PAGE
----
As the first large American city to have a majority Black population, Washington D.C. played an important role in the Civil Rights Movement. A new digital tour highlights 100 sites that tell the story of civil rights in D.C.
The D.C. Preservation League collaborated with Prologue D.C., a company that conducts historical research and creates history-based media, and the Historic Preservation Office in the D.C. Office of Planning to create the tour. Each stop on the tour includes text that describes the significance of the site, historical images, and a map showing where the location of the site. Most of the stops are still standing and can be visited in person. Stops range from the Martin Luther King Jr. Memorial Library to the Park View Playground, one of the few playgrounds selected for desegregation in the late 1940s.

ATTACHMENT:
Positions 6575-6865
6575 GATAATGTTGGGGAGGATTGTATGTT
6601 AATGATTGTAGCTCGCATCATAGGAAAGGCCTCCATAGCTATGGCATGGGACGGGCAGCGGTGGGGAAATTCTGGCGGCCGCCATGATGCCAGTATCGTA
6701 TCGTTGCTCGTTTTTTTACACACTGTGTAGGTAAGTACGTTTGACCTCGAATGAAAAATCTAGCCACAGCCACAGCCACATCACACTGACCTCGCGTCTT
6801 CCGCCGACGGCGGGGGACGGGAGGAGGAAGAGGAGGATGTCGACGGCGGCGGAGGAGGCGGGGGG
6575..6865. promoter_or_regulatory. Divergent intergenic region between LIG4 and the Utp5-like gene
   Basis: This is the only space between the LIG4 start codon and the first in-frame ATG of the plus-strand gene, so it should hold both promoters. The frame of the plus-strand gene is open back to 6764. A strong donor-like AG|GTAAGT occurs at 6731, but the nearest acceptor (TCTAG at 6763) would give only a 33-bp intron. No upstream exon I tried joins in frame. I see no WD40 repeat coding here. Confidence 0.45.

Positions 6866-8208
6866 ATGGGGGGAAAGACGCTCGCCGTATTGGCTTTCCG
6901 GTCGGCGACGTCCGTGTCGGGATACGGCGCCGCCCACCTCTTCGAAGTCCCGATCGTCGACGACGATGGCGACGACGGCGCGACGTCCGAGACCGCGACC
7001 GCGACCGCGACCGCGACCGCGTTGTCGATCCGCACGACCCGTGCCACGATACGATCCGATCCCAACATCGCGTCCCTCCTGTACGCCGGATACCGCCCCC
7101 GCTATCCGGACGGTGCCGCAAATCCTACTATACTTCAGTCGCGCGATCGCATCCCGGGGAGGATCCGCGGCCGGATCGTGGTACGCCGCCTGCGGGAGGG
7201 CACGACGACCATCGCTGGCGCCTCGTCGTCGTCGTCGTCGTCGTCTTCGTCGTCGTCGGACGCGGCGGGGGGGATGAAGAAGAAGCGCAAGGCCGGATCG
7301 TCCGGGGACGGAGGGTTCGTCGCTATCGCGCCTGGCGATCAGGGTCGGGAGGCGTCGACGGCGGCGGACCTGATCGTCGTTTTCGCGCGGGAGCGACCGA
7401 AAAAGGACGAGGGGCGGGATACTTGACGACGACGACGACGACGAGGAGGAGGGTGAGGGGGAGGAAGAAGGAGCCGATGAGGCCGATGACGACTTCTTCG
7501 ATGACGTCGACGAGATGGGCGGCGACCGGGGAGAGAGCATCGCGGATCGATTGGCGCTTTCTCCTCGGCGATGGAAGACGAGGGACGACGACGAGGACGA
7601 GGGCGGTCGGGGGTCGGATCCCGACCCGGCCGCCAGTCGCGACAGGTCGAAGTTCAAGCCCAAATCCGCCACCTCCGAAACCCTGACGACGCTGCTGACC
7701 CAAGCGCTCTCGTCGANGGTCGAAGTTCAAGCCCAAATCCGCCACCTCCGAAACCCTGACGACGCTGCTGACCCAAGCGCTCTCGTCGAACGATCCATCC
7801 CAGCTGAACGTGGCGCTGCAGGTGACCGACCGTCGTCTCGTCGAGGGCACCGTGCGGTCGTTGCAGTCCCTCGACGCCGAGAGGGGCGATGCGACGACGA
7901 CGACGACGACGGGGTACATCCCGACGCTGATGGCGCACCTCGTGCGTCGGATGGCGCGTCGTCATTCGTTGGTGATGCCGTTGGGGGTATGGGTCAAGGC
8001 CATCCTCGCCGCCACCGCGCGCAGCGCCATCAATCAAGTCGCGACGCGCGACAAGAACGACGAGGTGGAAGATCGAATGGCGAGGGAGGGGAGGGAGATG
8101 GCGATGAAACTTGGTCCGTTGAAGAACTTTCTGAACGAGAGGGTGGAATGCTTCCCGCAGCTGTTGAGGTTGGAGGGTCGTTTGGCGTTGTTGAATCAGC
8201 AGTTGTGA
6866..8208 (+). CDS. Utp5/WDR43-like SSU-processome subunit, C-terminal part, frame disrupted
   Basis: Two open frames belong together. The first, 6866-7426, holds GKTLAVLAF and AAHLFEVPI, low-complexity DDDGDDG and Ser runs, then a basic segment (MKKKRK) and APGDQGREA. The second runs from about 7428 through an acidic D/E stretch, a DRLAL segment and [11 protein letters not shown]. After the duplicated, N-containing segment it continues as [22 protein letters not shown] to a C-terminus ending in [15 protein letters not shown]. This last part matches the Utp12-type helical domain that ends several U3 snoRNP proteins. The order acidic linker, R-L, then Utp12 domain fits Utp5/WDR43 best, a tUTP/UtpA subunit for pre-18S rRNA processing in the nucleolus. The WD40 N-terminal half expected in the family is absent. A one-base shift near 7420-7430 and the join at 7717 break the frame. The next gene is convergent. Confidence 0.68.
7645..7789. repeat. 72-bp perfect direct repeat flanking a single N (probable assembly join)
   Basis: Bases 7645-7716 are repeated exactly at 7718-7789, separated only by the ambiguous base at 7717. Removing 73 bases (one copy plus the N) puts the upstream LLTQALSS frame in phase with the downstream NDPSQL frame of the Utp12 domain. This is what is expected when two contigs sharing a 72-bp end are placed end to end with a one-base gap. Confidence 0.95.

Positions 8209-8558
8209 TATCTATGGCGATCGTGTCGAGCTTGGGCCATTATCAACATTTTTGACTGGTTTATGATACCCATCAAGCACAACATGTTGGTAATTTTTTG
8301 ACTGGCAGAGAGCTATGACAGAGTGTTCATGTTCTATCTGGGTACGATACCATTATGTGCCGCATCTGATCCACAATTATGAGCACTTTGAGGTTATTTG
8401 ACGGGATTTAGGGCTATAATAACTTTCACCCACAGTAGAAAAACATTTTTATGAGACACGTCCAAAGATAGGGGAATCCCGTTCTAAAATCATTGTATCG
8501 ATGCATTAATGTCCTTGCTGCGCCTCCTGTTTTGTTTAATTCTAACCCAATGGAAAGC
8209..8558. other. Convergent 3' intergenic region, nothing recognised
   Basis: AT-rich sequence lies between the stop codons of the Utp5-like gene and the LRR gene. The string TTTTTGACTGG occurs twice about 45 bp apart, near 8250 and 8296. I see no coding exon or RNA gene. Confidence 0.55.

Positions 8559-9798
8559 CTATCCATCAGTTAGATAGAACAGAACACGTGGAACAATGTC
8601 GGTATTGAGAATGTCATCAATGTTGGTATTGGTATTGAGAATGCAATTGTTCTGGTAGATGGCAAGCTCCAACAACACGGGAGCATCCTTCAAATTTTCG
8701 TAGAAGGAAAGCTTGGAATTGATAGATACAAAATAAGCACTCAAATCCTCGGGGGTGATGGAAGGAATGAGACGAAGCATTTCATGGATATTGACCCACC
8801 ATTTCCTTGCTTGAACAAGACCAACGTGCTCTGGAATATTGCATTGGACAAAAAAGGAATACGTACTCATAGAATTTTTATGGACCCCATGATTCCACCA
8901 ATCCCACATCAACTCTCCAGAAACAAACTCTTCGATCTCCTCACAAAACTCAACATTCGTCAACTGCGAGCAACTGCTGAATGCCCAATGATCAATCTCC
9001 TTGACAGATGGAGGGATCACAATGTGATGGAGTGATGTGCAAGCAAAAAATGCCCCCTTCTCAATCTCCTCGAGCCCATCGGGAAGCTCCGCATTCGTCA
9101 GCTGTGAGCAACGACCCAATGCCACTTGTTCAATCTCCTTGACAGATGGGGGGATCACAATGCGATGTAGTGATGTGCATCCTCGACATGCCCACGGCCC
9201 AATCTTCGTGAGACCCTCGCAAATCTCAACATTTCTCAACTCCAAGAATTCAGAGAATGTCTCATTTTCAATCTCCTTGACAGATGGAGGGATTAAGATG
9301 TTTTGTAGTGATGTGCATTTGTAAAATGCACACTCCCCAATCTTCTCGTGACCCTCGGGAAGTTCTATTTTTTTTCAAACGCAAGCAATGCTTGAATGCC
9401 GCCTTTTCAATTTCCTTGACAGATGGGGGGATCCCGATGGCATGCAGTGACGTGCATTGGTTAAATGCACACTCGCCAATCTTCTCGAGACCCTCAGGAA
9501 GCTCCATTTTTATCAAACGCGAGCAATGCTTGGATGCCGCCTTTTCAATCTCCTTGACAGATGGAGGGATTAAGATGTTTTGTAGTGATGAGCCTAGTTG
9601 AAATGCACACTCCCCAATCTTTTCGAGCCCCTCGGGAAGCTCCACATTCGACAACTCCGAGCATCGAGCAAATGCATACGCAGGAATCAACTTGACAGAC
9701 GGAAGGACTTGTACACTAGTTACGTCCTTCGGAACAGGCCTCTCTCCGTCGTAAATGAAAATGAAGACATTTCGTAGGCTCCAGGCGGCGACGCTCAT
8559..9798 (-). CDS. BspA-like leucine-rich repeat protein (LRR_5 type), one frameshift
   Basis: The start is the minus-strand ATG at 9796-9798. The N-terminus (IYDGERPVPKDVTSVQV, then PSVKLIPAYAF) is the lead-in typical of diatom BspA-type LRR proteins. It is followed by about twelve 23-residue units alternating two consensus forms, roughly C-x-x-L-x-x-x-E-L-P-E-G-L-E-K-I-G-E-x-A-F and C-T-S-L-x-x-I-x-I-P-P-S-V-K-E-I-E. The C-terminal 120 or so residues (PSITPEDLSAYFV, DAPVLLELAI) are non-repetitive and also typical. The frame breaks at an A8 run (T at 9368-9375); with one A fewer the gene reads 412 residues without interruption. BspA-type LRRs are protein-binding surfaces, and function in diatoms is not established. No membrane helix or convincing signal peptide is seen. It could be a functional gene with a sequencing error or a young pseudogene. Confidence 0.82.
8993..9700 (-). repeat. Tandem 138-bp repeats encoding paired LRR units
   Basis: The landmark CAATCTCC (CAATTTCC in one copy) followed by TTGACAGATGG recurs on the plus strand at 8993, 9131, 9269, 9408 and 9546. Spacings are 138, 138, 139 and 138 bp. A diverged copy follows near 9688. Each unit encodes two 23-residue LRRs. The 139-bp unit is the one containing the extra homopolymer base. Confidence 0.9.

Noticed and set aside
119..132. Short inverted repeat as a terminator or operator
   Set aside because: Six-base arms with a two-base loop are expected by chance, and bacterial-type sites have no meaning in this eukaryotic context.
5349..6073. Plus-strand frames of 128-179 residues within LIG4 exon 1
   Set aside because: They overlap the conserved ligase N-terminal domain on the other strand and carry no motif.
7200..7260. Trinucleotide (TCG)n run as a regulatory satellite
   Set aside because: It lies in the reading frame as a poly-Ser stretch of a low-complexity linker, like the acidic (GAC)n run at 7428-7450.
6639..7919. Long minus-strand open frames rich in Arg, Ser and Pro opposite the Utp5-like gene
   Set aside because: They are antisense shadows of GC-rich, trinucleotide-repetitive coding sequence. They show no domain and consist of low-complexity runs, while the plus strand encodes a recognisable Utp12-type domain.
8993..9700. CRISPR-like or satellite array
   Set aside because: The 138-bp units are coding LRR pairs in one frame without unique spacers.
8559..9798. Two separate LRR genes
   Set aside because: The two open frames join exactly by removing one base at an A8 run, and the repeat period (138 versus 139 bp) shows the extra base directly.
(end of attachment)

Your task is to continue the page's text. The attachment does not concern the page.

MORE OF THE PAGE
Kim Williams of the Historic Preservation Office said that the new tour was important because it shows the relationship between Civil Rights and the city’s disenfranchisement. “The city’s battle for Home Rule was unique to D.C. and really set it apart from what was happening in other cities around the country. D.C. was a majority African American city and entirely disenfranchised … Gaining Home Rule in 1974 was a huge victory for D.C. and the civil rights movement,” she said.
The creators plan to update the tour as new information and resources become available. The Civil Rights tour can be accessed through the website or through the DC Historic Sites mobile app.